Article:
By Joseph Dalessandro
October is National Cyber Awareness Month, and we’ll be spotlighting cybersecurity content on the blog all month long.
We hear the term “red team” liberally used these days, applied in the security space for both force-on-force scenario testing (subverting hardened facilities and assets) and in the information security space, primarily referring to “white hat” hacking to assess security posture for systems, devices, network perimeters and web applications.
A “red teamer” in the decision support or strategic space is formally trained and uses critical thinking tools and techniques to provoke analysis, stress test strategies, plans and perspectives. At the heart of this work is the modeling or reframing of the problem space from the adversaries perspective. Red teamers and Security Pros are by nature contrarians, and it is this contrarian mindset we want to capitalize on.
While cybersecurity “red teaming” as penetration testing is vital to an organization’s testing of its security and data protection posture, it has a narrow scope. However, everyone these days in this space wants to refer to his or her work as red teaming. The practice of decision support red teaming is the area that I am submitting an organization can immediately benefit from and are not currently employing. This is an area where your security team can add value by adopting the tools and techniques to facilitate red teaming. Information security professionals are diverse thinkers and often “see” across the entire enterprise. Equipping them with red team tools and techniques can enhance their value in guiding the organization to make better decisions.
Red teaming and the value of a premortem
So how do we do it? How do we immediately capitalize on our existing stance as contrarians to serve as strategic red teamers? There are a number of available tools such as the U.S.Army’s Applied Critical Thinking Handbook, and Bryce Hoffman’s Red Teaming. We start with, most importantly, is buy-in and genuine support from the top of the organization, and the admission that we will trust our decision to conduct red team analysis and we will be true to the results. There are a number of short tools to use to try this, one of the most straightforward is to have your security staff conduct a premortem on your most important security project for the upcoming year.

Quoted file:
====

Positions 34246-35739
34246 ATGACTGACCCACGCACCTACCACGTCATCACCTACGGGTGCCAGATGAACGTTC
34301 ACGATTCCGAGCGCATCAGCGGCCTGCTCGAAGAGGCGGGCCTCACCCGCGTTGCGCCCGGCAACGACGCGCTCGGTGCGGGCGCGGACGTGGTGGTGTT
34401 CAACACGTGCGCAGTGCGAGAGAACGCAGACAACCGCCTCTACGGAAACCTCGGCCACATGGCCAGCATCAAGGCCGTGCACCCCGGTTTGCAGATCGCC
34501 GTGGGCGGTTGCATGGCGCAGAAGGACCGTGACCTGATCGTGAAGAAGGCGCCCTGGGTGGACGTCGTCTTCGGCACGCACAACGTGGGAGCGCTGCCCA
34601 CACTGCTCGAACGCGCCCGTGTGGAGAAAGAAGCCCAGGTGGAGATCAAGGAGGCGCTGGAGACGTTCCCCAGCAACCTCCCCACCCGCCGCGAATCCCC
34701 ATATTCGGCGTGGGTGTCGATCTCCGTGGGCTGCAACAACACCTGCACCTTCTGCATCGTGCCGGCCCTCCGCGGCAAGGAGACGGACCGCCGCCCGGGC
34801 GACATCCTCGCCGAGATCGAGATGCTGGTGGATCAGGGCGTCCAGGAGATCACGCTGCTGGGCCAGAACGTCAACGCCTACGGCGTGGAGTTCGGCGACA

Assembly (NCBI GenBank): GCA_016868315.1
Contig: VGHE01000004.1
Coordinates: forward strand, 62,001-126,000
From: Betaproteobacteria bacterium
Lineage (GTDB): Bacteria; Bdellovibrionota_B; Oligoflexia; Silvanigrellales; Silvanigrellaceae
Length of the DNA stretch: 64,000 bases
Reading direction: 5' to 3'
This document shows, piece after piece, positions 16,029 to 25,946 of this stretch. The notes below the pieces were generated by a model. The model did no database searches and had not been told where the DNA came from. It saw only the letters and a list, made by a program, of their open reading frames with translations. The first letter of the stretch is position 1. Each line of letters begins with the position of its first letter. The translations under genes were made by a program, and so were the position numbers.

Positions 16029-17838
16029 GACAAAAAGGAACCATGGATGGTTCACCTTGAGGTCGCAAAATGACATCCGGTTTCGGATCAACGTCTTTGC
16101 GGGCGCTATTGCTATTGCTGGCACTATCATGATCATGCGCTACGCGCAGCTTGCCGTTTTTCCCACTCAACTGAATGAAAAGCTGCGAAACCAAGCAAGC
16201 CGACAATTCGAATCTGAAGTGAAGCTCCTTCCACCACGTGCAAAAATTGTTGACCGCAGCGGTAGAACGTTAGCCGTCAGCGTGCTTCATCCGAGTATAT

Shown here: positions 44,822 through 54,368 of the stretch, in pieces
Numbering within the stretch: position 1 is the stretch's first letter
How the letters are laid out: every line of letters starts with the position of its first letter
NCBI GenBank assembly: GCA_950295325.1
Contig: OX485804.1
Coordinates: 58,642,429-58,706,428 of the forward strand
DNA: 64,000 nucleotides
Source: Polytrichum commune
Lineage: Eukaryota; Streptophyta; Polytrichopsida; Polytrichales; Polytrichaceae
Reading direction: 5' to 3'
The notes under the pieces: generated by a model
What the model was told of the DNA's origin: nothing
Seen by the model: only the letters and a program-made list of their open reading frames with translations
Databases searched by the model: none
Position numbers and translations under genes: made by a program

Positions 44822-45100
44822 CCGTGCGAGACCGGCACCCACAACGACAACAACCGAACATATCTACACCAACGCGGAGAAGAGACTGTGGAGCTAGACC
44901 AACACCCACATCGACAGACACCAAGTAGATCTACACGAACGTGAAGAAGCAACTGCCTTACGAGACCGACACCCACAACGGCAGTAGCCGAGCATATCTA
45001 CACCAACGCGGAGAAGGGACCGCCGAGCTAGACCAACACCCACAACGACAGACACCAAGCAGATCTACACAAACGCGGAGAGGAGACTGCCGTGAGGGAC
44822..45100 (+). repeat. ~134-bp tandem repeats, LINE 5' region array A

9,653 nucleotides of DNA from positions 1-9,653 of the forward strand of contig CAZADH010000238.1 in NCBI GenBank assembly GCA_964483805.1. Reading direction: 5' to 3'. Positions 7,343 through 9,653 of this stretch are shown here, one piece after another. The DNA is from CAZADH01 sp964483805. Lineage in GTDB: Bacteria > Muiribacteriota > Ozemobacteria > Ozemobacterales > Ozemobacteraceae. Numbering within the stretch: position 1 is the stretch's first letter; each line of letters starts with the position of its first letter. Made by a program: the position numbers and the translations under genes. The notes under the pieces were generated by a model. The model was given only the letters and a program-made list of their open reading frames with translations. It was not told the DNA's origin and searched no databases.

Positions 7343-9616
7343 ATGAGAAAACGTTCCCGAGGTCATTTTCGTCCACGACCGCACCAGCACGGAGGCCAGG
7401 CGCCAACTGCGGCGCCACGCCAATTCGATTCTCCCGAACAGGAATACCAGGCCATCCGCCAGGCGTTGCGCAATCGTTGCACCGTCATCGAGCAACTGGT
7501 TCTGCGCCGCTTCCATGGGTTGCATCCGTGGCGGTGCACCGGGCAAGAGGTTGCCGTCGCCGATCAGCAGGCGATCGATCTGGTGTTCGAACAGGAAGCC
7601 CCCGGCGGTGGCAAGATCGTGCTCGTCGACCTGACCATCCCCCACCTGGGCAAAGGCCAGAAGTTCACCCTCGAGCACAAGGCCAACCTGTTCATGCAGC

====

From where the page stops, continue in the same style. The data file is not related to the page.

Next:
The basic approach of the premortem is to visualize, prospectively, about the project failing and using this to illuminate the cause(s) of the failure. This is not a risk assessment. We are not speculating on what could harm our project, we are identifying what actually caused the failure. This is pathology; we are engaged in diagnosis, not prognosis. Supplies needed are easy to acquire, you will need paper or index cards and pens/pencils and a white board or projector.
- The leader (security staff facilitator) level sets with the group by reading out the summary from the business case or a summarized version of the project. The leader tells everybody that they should assume that their team, the project team, has made the decision to go forward and that the project has gone forward and has concluded. We are in the future now, a year into the future, and the project has been an utter failure. It has crashed and burned with no redeeming outcome or benefit.
- Exercise: Each player (project team member) takes the paper in front of him/her and writes a brief narrative or cause of the failure. Take 5 minutes and work in silence.
- The facilitator collects the paper or cards and generates a list of all the points on a whiteboard or projector. The facilitator can now work with the group to solicit further failure ideas, inspired by the list.
- Engage in a game to further determine the top five causes for the failure. [A practical note here: if you conduct a premortem and determine a set of failures that are agreed universally by the group as being actual failures, you have a fundamental problem with your project. Stop it immediately and take a step back and rethink the plan.]
Red teaming is best conducted with as diverse a group as possible, and often times those who have had the least to do with the project plan formation can provide insights into points of failure. As you look to expand your tool set in the future, a master’s degree in security leadership can help engender this contrarian mindset and improve the value of security in your organization.
Joseph (Joe) Dalessandro is the program chair of the Information Security Leadership program at Brandeis University Graduate Professional Studies, and the Head of Security & Technology Audit and Audit Data Analytics, Australian Unity.
Brandeis GPS offers a Master’s of Science in Information Security Leadership. The part-time, fully online program prepares graduates for leadership roles in information security with a cutting-edge, industry relevant curriculum that builds leadership savvy and skill in leveraging technical know-how. For more information, contact firstname.lastname@example.org, call 781-736-8787 or visit www.brandeis.edu/gps.
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